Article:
if there are any questions in the
    meantime if you would like to show
    something else of course please feel
    free to take this i want to make sure we
    have enough time for a question but i’m
    always happy to demo
    a bunch of fancy metrics as well
    of course
    let me see let me know once you can see
    the graphone dashboard i think should be
    coming up
    so we have a wide variety of metrics
    that we can show i’m showing kind of
    three dashboards here for example we can
    see on the network level how much is
    being forwarded here we can see that
    some network packets are being dropped
    like oh that’s probably a bad reason we
    were a bad sign so we could actually go
    in and see why was it dropped and we can
    see that we have a steady flow of
    network policy or policy related flux
    so that’s something that we would then
    for example want to look into hubble and
    see which parts are actually subject to
    we can see that we can observe the tcp
    layer so we can see that we are
    constantly missing certain tcp syn acts
    which is a clear signal that connections
    are for example timing out obviously
    this is a a demo app that is
    fully doing this
    you can though go down there and
    actually see a kind of a a lockdown of
    water parts that are subject to the
    policy deny so we can actually lock this
    down further and then go here to the dns
    dashboard which is probably the most
    favorite dashboard of everybody because
    dns is
    reason number one for any incident so we
    can see for example how many dns
    responses or how many dns fares are
    currently happening and for what reason
    and then what parts are subject to dns
    error so you can immediately see whether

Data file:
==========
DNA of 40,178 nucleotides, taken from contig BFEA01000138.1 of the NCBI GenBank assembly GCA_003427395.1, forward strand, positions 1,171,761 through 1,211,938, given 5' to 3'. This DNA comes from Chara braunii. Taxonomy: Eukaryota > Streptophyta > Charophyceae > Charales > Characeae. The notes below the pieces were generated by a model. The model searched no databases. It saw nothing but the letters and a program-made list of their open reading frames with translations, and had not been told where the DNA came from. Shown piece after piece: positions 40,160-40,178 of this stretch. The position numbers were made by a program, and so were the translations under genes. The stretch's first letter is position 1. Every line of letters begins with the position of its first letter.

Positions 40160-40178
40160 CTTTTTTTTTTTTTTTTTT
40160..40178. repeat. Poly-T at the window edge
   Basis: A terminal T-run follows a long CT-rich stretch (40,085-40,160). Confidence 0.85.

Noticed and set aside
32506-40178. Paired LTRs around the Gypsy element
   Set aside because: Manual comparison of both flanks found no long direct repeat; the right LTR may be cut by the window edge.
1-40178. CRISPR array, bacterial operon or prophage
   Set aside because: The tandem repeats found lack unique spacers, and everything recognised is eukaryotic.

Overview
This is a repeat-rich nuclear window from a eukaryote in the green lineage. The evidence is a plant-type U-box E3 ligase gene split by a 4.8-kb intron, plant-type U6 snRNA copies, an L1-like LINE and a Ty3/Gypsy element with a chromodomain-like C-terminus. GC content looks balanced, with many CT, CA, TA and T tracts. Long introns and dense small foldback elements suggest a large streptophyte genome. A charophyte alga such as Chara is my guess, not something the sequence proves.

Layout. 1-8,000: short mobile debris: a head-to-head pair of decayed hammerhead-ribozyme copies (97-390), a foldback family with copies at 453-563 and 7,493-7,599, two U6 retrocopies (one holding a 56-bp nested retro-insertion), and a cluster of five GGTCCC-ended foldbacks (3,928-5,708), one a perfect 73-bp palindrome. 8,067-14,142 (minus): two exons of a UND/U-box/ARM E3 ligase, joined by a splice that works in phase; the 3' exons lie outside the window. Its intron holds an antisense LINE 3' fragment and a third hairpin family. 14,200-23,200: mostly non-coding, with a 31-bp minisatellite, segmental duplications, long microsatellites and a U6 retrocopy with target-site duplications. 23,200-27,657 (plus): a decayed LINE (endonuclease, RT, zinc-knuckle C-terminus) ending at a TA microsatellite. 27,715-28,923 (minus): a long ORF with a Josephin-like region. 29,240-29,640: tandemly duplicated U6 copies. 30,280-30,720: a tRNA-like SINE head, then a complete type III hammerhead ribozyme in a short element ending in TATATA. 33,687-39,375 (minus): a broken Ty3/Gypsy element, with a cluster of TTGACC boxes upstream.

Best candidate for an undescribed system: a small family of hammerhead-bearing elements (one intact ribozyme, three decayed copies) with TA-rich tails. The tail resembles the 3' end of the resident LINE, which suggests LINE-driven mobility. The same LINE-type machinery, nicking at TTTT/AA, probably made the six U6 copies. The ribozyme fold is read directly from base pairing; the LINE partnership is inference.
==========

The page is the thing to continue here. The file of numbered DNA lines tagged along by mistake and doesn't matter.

your app is subject to the less errors
    we can also see for example the top 10
    dns queries
    we have a dna an http dashboard here
    where we can see the number of http
    requests um the the latency of
    individual requests
    and so on so a ton
    that’s kind of the high level but then
    we can also go out into very detail for
    example tcp metrics and actually measure
    the smooth round trip time which is
    incredibly interesting we see here that
    from time to time
    the prometheus pawn has a very bad
    smooth round trip time which probably
    indicates that it gets
    throttle or
    rate limited you can go further and
    actually understand
    how much traffic involved parts are
    doing what is the total traffic
    pods are doing right which parts are
    responsible for for example network
    latencies going up
    and so on
    then last but not least we can go really
    low level and actually all the way look
    at for example network interface
    statistics and you can for example
    correlate that to whether certain
    virtual machines or certain nodes are
    overloaded so this is just a very small
    glimpse at kind of metrics that we can
    provide so we can go all the way of kind
    of high level http dns level that we’ll
    use from a service mesh all the way down
    into lower levels that you would only
    expect from a network device type and
    correlate all of this information
    together and this makes it makes it
    relatively simple to troubleshoot
    network issues
    very very quickly
    very impressive very very impressive so
    don’t see much activity in terms of
    questions on the chat as well
    so i think
    uh we are probably arriving at the end
    of this session
    just a quick reminder
    before we close this session down
    the next editions of our cnc meetup
    will be on may the 12th the next one
    there are still slots left so if you
    would like to present some
    technology some practice that you are
    using in your own environment please
    come and tell us we would love to learn
    from you this community is built by you
    so it’s very important that you
    then we have two more sessions this year
    planned on august 25th and november 24th
    so please don’t hesitate to let us know
    if you would like to participate
    this video will be available on
    uh starting tomorrow so
    please sign subscribe and uh share as
    well if you like if you would like to of
    course ask questions feel free to
    contact us and to contact as well the
    the speakers of today and thanks a lot
    for joining if you watch this on youtube
    thank you thanks a lot for watching
    until the end and
    first of all thanks a lot to our
    speakers to moritz melissa and thomas
    it’s been a fantastic evening a really
    really interesting session so thank you
    so much and
    see you next time at the next cnc
    computing meetup switzerland thank you
    and bye bye
    bye bye melissa bye maurice